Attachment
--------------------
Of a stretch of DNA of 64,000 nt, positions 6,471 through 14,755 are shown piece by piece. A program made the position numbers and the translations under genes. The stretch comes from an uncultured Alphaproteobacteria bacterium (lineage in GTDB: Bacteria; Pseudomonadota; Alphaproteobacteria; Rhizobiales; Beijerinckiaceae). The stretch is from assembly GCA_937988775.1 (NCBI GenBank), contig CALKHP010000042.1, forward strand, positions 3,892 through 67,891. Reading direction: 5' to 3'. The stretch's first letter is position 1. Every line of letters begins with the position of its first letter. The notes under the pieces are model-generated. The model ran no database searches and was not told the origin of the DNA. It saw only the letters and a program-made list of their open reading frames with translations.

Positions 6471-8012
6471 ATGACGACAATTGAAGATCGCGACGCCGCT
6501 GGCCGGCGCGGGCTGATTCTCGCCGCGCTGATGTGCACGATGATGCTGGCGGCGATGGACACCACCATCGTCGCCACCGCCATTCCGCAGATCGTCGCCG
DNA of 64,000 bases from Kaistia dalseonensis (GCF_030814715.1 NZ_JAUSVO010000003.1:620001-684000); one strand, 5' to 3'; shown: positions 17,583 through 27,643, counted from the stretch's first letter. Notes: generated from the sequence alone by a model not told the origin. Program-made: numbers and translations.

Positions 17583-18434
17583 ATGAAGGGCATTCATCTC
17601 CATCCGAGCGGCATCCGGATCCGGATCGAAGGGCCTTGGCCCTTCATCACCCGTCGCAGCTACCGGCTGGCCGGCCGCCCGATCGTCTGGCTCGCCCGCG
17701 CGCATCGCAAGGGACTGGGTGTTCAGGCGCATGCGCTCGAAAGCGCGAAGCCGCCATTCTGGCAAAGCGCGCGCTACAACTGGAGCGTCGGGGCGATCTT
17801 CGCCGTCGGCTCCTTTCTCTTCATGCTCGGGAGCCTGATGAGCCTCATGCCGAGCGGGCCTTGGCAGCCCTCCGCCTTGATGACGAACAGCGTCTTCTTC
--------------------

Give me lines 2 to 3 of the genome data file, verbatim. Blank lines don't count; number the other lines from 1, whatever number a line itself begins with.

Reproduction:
Positions 6471-8012
6471 ATGACGACAATTGAAGATCGCGACGCCGCT